Nazanin Zaghari-Ratcliffe is at the airport in Tehran and on her way home, her constituency MP has confirmed.
Tulip Siddiq announced earlier today that the British-Iranian mother had been handed her passport back, but her family were keeping their hopes cooled having experienced numerous setbacks and disappointments during the saga.
But, after almost six years in the country, it looks like she is finally on her way home thanks to the work of diplomats and her MP, who shared her joy in a tweet posted today:
“I came into politics to make a difference, and right now I’m feeling like I have”, she said.
Debt to Iran
Mrs Zaghari-Ratcliffe was arrested in April 2016 as she prepared to fly back to the UK, having taken her daughter Gabriella – then not even two years old – to see relatives.
She was accused of plotting to overthrow the Iranian government and sentenced to five years in jail, spending four years in Tehran’s Evin Prison and one under house arrest.
Both the British Government and Mrs Zaghari-Ratcliffe have always denied the allegations.
While the details of the negotiations remain unclear, it is possible they are linked to a £400 million debt dating back to the 1970s owned to Iran by the UK.
The Government accepts it should pay the “legitimate debt” for an order of 1,500 Chieftain tanks that was not fulfilled after the shah was deposed and replace by a revolutionary regime.
“Priority is to pay the debt”
Foreign Secretary Liz Truss told Sky News on Wednesday that it is a “priority to pay the debt that we owe to Iran”.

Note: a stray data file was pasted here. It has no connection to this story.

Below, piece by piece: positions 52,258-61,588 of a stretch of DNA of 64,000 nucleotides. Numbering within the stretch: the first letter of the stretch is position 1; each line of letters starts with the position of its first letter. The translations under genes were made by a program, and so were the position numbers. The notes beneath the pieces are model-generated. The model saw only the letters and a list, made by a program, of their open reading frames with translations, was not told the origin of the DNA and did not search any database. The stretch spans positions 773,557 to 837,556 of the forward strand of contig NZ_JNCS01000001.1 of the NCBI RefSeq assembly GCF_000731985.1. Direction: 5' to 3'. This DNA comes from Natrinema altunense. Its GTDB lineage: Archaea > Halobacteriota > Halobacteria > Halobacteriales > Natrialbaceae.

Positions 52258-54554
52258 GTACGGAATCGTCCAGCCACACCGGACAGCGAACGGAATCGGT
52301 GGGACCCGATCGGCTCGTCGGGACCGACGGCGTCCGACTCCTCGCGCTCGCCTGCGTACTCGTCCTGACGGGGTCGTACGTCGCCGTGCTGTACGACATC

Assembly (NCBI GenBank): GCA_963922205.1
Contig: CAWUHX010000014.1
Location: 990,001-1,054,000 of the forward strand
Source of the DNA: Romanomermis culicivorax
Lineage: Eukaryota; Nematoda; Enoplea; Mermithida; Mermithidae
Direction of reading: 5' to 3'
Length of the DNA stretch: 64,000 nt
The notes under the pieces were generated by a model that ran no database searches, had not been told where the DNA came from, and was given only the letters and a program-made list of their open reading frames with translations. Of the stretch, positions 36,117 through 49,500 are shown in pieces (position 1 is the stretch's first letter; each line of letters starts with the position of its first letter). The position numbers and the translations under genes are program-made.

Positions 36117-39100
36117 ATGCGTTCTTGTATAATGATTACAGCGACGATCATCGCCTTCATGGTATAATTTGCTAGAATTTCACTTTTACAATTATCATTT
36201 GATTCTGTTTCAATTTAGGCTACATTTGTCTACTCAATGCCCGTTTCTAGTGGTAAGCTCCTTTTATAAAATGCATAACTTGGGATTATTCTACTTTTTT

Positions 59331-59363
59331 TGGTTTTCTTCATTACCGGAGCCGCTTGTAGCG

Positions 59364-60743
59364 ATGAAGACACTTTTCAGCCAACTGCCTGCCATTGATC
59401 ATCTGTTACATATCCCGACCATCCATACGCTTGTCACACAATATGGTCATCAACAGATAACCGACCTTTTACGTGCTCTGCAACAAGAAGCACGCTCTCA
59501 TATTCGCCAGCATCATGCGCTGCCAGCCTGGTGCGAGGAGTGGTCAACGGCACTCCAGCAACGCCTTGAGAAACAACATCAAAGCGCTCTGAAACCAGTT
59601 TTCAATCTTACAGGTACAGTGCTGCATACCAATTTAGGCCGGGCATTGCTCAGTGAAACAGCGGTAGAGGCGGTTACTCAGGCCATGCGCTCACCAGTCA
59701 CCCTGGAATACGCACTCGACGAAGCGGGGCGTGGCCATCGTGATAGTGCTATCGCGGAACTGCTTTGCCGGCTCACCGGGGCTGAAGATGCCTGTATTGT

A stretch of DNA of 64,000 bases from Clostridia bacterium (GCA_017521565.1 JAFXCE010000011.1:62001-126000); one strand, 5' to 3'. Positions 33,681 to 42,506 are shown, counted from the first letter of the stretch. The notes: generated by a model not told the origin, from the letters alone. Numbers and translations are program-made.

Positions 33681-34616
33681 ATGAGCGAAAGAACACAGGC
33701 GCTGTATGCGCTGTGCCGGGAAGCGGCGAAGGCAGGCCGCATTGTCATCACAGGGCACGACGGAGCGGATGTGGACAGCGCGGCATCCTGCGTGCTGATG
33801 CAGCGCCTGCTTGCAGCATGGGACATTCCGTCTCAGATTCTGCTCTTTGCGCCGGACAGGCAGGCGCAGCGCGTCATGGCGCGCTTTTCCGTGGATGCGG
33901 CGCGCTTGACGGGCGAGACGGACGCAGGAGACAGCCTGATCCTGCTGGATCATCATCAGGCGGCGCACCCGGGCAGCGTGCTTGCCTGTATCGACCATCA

Tehran remains under strict sanctions, however, which have been linked to the failure to clear the debt.
Earlier this week, Ms Siddiq said Mrs Zaghari-Ratcliffe is “waiting at home (in Iran), anxiously, for a knock on the door, with her bags packed”.
The Labour MP told LBC: “I’ve been speaking to her husband regularly, Richard Ratcliffe, who, as you know, has been fighting a relentless campaign on her behalf. And he said to me that past prisoners from Evin prison in Tehran have gone to a third country, usually maybe to Oman, or to another country, where a prisoner is handed over and then made their way over to whichever the country of origin is, whether it’s Britain or Australia or America.
“I think he is anticipating his wife will probably be handed over to another country and then will eventually make her way to the UK. What I can’t tell you is whether it’s going to be tomorrow or the end of the week, or who knows?”